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Daisy ChapmanDaisy Chapman
Album: Good Luck Songs
Label: Folkwit
Tracks: 9

Based in Bristol and describing herself as a sinner songwriter, having made her solo recording debut with the 'Hymns of Shame' EP in 2005, this is Chapman's third full length album and opens in sterling form with 'Good Luck Song', a simple almost hymnal six-minute grand piano ballad embellished with strings, brass and woodwind melody, one verse featuring the words good luck sung in nine languages, Swahili and Welsh among them, her clear pure voice putting me in mind of Julie Gold while the song itself recalls Jimmy Webb's 'All I Know'.

The mood remains temperate throughout, enfolding emotional intensity within the melodies and words, Home Fires another piano and strings ballad, here about childhood memories, the changing seasons, home and continuing the cycle of life, a passing of the flame theme that's picked up on 'Generation Next', a folk-roots styled number about and inspired by the aspiring young musicians moving up Bristol's musical ranks and to whom she will eventually give way. But, if that talks of transition, then 'Settle Down' is a mid-tempo waltzer swathed in violin, cello and double bass about what it says on the label with its reference to falling love and getting married.

Not everything draws on autobiography, 'I Used To Own An Empire' is an anthemic strings and piano near five-minute epic reminiscence of an old England and the 'band of brothers' who built it, whether that be mighty railways or local cafes, undercut by observations of decline, be it Thatcher's dismantling of the mining industry or the Costamongering tide, as well as a pointed final line about the sunset of Empire and how "if you steal something and hand it back then you get all the praise."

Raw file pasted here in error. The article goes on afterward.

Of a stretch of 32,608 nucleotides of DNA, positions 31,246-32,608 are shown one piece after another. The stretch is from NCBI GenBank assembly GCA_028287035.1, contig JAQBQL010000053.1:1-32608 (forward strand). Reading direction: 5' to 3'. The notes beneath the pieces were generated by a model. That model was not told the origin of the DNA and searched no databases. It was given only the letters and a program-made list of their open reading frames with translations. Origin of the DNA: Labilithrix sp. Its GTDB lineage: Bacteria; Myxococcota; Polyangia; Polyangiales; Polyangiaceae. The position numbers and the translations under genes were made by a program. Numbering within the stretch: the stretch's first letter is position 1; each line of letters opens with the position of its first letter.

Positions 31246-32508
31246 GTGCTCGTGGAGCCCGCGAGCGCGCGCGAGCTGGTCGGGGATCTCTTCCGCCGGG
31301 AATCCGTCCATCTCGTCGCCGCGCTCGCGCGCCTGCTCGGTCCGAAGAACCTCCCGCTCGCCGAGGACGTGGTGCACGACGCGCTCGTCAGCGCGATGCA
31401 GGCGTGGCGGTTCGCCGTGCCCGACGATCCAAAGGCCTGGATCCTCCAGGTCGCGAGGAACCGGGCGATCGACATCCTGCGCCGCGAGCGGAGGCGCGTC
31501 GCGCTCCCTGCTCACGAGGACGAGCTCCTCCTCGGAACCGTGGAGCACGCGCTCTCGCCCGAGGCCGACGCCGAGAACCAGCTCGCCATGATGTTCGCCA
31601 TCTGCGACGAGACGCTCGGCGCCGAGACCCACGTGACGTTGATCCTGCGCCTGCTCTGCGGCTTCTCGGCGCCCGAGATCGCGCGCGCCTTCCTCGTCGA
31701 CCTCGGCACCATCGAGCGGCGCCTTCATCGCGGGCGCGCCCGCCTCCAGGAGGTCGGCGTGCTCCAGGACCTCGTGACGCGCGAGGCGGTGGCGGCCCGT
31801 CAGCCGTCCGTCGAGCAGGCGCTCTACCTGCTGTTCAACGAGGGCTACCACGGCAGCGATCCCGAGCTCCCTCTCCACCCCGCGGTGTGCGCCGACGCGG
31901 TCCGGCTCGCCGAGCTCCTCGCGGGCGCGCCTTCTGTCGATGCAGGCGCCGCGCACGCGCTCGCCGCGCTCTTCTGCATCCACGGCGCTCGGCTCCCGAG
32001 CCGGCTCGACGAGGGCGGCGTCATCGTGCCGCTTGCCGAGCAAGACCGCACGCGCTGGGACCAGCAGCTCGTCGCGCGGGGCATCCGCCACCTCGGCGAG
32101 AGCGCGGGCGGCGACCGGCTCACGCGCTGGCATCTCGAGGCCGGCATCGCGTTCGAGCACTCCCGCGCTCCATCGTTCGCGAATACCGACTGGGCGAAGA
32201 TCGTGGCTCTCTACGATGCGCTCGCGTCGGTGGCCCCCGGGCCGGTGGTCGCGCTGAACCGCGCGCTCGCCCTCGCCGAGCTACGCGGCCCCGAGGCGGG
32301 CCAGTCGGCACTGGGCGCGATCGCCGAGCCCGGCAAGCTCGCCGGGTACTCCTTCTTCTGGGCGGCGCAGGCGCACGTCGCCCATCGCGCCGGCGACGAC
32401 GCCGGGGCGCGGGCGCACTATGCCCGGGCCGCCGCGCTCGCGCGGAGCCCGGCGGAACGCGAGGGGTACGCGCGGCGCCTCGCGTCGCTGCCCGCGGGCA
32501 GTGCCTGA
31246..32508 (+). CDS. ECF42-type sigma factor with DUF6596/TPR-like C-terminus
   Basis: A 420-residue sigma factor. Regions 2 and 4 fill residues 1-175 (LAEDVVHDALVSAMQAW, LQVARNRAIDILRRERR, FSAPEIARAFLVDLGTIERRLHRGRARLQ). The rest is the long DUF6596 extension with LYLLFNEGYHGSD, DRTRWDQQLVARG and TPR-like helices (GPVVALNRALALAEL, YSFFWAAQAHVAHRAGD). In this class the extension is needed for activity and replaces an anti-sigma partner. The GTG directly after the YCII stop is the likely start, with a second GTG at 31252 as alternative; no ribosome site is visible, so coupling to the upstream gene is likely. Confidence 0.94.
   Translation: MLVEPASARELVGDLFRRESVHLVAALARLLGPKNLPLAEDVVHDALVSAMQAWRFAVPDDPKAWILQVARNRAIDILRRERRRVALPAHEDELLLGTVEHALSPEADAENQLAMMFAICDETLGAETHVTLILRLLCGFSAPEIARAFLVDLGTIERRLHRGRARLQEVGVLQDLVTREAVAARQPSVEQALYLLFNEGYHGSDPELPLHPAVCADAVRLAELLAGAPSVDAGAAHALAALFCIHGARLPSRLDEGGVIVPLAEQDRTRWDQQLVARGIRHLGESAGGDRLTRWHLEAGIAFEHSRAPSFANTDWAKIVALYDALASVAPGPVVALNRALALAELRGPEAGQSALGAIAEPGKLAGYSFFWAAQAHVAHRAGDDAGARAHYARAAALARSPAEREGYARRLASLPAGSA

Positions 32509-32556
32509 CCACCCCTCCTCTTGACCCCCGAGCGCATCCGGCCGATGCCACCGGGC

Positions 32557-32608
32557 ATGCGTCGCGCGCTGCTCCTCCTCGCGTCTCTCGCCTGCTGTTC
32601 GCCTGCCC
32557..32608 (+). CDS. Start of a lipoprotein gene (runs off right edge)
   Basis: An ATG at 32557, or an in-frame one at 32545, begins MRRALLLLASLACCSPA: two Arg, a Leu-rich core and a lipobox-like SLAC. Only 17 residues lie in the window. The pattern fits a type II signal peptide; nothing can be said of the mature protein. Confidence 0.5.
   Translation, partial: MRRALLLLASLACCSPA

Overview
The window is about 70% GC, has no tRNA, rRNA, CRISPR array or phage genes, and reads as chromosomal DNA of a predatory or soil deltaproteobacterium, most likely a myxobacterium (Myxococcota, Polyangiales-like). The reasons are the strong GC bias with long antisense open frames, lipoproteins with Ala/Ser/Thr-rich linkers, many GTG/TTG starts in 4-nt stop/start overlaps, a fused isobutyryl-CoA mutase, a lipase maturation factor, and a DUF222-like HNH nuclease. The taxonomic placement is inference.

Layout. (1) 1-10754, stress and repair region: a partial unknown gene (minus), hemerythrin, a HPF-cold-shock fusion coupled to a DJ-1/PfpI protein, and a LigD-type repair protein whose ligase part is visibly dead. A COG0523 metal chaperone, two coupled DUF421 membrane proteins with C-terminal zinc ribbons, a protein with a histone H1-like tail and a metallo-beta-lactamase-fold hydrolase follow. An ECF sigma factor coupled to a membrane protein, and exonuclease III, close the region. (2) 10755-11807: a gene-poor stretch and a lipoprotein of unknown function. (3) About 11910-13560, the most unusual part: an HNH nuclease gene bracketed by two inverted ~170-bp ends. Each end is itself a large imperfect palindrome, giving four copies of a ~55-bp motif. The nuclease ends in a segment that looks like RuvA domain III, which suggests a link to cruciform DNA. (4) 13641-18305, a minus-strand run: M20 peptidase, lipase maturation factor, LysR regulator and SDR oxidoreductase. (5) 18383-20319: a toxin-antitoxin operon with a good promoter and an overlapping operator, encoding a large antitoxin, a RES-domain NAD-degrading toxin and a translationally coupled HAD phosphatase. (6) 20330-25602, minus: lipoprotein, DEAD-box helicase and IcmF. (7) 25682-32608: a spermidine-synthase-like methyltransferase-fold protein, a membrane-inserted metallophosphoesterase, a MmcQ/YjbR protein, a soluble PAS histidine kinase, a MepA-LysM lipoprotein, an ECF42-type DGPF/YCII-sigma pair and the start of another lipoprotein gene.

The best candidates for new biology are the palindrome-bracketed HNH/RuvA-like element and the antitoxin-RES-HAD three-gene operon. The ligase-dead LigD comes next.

A more specific historical reference comes with 'Idilia Dubb', a plaintive, moody pathos-drenched number sung in the persona of the titular 17-year-old Edinburgh girl who allegedly became trapped in and starved to death in an abandoned castle while vacationing in Germany in 1851 with her parents, recording her slow demise in a diary subsequently published by her friend after the body was found.

Another lengthy track, the pulsing, gradually swelling and dramatic 'The Decalogue 'has an almost gothic tone with its unbeliever narrator defying death and, in almost chant delivery, declaring how they've broken all of the ten commandments. The penultimate track, 'There's A Storm Coming' takes a musical swerve for a dose of apocalyptic gospel blues that features just Chapman vocal, multitracked on the self-harmonising chorus, backed by just itchy percussion.

It ends on the album's sole cover, a six-minute muted piano, cello and violin reading of Tom Waits' 'Tom Traubert's Blues' that fits beautifully with her own reflective and heart yearning songs. Surprisingly, reviews of the album have to date been very thin on the ground and it might perhaps have been a better idea to hold off the release until the start of 2018 when critics are looking forward rather than compiling retrospective best of lists. A place on which it most assuredly deserves.

Mike Davies